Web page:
There is also a "gypfile": true entry which informs npm that your package requires a build using the capabilities of the node-gyp package which is covered next.



  'targets': [
      'target_name': 'hello-world-native',
      'sources': [ 'src/' ],
      'include_dirs': ["<!@(node -p \"require('node-addon-api').include\")"],
      'dependencies': ["<!(node -p \"require('node-addon-api').gyp\")"],
      'cflags!': [ '-fno-exceptions' ],
      'cflags_cc!': [ '-fno-exceptions' ],
      'xcode_settings': {
        'CLANG_CXX_LIBRARY': 'libc++',
      'msvs_settings': {
        'VCCLCompilerTool': { 'ExceptionHandling': 1 },

One of the challenges of making C/C++ code available to Node is getting the code compiled, linked, and packaged for a variety of operating systems and architectures. Historically, this would require learning the intricacies of a variety of build tools across a number of operating systems. This is the specific issue GYP seeks to address.

Using GYP permits having a single configuration file that works across all platforms and architectures GYP supports. (It’s GYP, by the way, that requires Python).

node-gyp is a command line tool built in Node that orchestrates GYP to compile your C/C++ files to the correct destination. When npm sees the "gypfile": true entry in your package.json file, it automatically invokes its own internal copy of node-gyp which looks for this binding.gyp file which must be called binding.gyp in order for node-gyp to locate it.

The binding.gyp file is a GYP file which is thoroughly documented here. There is also specific information about building libraries here.


#include <napi.h>

using namespace Napi;

Napi::String Method(const Napi::CallbackInfo& info) {
  Napi::Env env = info.Env();
  return Napi::String::New(env, "world");

Napi::Object Init(Napi::Env env, Napi::Object exports) {
  exports.Set(Napi::String::New(env, "HelloWorld"),
              Napi::Function::New(env, Method));
  return exports;

NODE_API_MODULE(addon, Init)

This is perhaps the simplest useful(?) Node-API file you can have.

The file defines a C++ Method function that takes a single Napi::CallbackInfo& argument. This info argument is used to access the JavaScript environment, including any JavaScript arguments that might be passed in.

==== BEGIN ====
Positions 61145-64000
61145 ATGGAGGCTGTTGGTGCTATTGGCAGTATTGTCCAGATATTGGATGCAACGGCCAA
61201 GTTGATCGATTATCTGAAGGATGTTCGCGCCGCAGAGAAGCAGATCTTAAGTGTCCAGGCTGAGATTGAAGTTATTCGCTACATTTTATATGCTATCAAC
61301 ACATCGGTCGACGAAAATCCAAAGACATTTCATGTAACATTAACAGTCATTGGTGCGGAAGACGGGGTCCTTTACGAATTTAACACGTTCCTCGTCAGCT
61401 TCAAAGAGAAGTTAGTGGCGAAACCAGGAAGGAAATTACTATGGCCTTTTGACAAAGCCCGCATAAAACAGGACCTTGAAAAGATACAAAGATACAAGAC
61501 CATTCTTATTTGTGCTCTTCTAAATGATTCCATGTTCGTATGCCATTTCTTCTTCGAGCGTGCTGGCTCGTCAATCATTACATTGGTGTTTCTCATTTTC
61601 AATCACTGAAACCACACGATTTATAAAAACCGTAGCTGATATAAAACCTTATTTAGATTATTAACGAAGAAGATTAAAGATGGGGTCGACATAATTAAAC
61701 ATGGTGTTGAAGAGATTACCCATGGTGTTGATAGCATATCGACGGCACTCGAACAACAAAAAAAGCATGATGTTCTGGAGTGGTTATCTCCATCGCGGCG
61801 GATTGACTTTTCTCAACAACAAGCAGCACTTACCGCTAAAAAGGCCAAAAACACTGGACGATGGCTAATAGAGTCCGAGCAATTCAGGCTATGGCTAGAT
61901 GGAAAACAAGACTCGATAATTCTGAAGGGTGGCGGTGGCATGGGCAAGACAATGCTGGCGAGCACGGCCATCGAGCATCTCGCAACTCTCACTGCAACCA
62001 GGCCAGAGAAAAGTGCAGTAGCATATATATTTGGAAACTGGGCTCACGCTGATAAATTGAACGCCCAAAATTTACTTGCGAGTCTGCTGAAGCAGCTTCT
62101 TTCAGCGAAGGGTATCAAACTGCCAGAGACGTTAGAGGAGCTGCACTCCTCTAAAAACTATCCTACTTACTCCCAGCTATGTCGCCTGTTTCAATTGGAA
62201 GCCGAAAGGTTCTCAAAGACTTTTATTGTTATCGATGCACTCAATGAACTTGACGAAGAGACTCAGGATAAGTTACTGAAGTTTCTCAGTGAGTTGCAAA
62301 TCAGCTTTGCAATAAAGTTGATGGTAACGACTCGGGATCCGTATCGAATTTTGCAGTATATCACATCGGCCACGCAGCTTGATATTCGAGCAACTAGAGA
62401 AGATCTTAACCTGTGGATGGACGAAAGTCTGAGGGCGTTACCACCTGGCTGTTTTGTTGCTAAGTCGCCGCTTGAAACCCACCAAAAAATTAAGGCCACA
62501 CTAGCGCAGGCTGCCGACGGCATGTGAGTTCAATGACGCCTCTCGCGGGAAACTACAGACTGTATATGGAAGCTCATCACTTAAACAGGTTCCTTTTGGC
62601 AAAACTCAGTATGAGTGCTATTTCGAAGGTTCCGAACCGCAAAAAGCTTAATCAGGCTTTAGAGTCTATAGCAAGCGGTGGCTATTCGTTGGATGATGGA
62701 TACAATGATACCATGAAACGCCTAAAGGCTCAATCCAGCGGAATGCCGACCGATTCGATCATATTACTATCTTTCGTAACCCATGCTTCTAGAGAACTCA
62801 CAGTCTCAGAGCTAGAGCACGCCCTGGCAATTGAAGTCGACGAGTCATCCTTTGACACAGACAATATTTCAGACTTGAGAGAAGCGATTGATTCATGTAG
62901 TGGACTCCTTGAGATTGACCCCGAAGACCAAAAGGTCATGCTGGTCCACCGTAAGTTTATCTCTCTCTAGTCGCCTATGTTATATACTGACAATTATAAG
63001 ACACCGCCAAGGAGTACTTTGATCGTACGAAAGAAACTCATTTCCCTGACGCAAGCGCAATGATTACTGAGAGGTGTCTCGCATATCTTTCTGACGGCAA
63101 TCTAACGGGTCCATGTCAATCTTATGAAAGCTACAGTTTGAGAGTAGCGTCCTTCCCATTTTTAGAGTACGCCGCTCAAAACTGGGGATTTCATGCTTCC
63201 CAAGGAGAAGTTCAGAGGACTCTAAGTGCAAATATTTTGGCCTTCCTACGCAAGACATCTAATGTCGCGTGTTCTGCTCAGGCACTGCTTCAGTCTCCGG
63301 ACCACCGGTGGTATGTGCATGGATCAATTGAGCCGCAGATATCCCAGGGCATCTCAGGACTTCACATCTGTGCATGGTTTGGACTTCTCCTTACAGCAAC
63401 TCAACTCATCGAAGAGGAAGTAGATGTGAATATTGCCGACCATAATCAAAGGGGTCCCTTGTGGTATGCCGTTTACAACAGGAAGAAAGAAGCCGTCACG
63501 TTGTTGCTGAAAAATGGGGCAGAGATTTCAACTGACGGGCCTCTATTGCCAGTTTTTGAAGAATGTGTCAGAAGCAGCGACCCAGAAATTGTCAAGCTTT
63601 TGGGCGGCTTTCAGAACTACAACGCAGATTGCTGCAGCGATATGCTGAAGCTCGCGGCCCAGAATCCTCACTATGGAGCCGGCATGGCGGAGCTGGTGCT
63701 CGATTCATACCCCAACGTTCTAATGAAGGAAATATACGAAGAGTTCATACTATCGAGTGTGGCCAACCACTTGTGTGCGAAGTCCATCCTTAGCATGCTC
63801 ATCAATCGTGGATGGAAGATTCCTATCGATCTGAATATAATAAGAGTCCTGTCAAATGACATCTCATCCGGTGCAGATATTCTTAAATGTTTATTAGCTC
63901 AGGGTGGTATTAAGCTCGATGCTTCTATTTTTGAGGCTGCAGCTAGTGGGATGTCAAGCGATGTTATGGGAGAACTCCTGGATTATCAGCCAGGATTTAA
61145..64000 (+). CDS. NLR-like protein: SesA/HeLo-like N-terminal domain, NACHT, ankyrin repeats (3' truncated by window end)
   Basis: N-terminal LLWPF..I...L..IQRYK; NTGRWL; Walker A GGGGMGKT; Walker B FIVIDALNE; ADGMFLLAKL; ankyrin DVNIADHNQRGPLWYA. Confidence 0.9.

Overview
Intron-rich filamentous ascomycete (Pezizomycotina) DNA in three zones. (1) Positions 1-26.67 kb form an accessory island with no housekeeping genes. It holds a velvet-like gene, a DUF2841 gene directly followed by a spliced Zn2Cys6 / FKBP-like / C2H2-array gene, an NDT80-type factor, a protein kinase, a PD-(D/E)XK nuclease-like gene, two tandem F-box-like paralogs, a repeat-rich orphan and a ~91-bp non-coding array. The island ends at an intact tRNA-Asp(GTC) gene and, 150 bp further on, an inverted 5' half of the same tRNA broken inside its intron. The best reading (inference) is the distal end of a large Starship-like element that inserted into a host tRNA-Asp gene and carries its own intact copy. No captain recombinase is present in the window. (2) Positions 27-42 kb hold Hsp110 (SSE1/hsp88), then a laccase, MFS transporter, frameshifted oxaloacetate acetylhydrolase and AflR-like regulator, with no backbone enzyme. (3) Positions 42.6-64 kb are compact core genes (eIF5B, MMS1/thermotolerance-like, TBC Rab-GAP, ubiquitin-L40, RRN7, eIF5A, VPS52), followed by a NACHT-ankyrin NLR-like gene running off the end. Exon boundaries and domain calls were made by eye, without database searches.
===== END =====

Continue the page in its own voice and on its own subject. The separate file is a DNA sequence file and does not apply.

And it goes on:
info is an array of JavaScript arguments.

In this case, the C++ Method function uses the info argument to create a Napi::Env local that is then used to create a Napi::String object which is returned with the value “world”.

The C++ Init function shows how to set a single export value for the native add-on module. In this case the name of the export is “HelloWorld” and the value is the Method function.

The NODE_API_MODULE macro at the bottom of the C++ file insures that the Init function is called when the module is loaded.



const addon = require('../build/Release/hello-world-native');

module.exports = addon.HelloWorld

This JavaScript file defines a JavaScript class that acts as an intermediary to the C++ binary.

In this case, the sole export of the binding is the HelloWorld function.



const HelloWorld = require("../lib/binding.js");
const assert = require("assert");

assert(HelloWorld, "The expected function is undefined");

function testBasic()
    const result =  HelloWorld("hello");
    assert.strictEqual(result, "world", "Unexpected value returned");

assert.doesNotThrow(testBasic, undefined, "testBasic threw an expection");

console.log("Tests passed- everything looks OK!");

This code demonstrates how to load and call the HelloWorld function using JavaScript. Recall that the sole export from the binding is the HelloWorld function. The function is loaded into the HelloWorld variable using the require command.

The testBasic function then calls the HelloWorld function and verifies the result.


This project demonstrates a very simple Node-API module that exports a single function. In addition, here are some things you might want to try:

  • Run test_binding.js in your debugger. See if you can step through the code to get a better understanding of how it works. What sort of visibility are you getting into the JavaScript object created by the C++ code?
  • Modify test_binding.js to use the C++ binary module directly instead of through binding.js. Step through the code in your debugger to see how things are different.
  • Modify to access arguments passed from the JavaScript. Hint: The node-addon-api module comes with examples.